“For nonwhites, racial microaggressions find a way into every part of every day. Microaggressions are constant reminders that you don’t belong, that you are less than, that you are not worthy of the same respect that white people are afforded. They keep you off balance, keep you distracted, and keep you defensive. They keep you from enjoying an outing on the town or a day at the office.”
― Ijeoma Oluo, So You Want to Talk About Race
Microaggressions often go unnoticed. Whether it’s asking an Asian person “What country are you from?” or commenting that someone “speaks well for a black man,” microaggressions are a constant reminder that non-whites aren’t accepted into white normative society. So if we are to shatter racism, we must stop and reflect on what microaggressions we emit and how those might hurt others, especially when compounded on a daily basis.
Bring your lunch and let’s learn about microaggressions together!
This event is free and open to the public with donations greatly appreciated.
Parking in HCC Lot 9
RSVP required: email@example.com or 713-520-8226
“The CFHR microaggressions workshop deepened my understanding of this damaging behavior, and provided space for me to more clearly see how I engage in small acts of racism in my daily life—through choice of words, body language, and upholding whiteness as the default standard. This definition provided in the workshop stuck with me: “Microaggressions are rooted in our violent, racialized history and have real-life consequences in terms of opportunity, safety, health care, mortality, etc.” These consequences are urgent, and require us to constantly question and share knowledge with others of how we can undo how we have been racially conditioned.”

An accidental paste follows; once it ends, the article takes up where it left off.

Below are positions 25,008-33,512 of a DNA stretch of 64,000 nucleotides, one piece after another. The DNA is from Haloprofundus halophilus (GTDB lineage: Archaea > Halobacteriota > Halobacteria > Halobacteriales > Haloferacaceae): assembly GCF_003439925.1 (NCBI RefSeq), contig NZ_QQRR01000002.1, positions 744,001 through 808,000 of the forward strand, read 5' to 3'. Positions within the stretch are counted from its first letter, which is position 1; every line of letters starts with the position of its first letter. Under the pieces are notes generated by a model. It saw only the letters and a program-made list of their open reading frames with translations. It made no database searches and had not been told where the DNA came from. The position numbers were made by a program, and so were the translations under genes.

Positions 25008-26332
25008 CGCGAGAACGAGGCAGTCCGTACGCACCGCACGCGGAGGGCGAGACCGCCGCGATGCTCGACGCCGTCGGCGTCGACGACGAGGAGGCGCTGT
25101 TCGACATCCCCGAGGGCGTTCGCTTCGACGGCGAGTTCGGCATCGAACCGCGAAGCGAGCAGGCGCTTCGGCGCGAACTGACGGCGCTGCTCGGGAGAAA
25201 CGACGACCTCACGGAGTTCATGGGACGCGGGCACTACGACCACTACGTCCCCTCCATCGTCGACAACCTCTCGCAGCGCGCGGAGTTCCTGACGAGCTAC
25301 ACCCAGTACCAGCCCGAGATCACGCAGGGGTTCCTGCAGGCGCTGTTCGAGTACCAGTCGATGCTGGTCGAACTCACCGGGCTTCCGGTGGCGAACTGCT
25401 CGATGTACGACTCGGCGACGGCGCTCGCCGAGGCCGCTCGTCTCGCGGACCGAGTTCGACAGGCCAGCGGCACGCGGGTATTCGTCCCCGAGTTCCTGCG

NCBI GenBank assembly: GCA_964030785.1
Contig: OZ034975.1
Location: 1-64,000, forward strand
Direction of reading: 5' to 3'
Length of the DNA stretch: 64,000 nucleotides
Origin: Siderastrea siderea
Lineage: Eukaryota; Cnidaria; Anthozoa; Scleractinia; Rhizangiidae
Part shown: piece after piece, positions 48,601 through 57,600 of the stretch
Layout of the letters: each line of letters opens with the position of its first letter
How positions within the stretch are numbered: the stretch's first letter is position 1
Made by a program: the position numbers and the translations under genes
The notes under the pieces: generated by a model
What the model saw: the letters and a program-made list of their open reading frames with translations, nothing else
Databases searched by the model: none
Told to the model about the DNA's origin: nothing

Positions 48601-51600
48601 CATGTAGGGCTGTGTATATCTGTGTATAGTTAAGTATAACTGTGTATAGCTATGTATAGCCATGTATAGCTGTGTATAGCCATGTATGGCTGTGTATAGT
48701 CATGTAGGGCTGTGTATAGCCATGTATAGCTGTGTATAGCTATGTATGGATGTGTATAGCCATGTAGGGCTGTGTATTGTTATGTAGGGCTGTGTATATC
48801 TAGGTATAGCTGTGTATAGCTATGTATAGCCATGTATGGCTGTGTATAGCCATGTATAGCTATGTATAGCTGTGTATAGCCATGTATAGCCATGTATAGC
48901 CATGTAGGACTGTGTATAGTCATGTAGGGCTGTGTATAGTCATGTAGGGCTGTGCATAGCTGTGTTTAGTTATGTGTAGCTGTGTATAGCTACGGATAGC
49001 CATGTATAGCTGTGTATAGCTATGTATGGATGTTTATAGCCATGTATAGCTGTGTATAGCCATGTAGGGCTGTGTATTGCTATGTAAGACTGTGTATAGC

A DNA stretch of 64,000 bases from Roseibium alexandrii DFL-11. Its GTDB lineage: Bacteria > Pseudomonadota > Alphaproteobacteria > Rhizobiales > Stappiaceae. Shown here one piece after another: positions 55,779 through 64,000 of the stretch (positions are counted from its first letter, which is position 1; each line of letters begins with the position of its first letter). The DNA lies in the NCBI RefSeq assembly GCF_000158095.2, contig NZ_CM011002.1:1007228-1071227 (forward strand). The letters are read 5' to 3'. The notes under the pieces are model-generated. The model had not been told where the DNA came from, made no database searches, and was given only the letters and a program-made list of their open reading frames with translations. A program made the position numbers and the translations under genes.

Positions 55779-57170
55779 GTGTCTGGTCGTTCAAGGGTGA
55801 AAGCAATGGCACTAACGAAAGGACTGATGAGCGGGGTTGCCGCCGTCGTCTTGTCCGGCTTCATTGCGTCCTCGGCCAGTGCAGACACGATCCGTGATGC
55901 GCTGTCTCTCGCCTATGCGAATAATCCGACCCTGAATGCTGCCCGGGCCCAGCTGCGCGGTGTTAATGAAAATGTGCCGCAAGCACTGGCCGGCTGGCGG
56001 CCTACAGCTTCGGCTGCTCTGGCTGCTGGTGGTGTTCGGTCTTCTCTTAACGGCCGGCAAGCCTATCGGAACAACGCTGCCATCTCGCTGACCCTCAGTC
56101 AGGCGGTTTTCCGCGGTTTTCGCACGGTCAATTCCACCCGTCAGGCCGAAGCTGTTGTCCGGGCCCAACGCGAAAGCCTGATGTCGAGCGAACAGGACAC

-Kelly, Microaggressions Workshop participant
“I was so grateful to share space and dialogue with a group of people all interested in learning about experiences different from their own, making room for empathy, and taking action to begin healing. Racism is something that is in action in every piece of our society and in all of our lives every day. It was such an important step for me to take this chance to move outside of my comfort zone and be honest about my lived experience, reflect on the impact of my actions and my prejudices, whether consciously or subconsciously enacted, and take this knowledge out into my community to enact change.” – A Microaggressions Workshop participant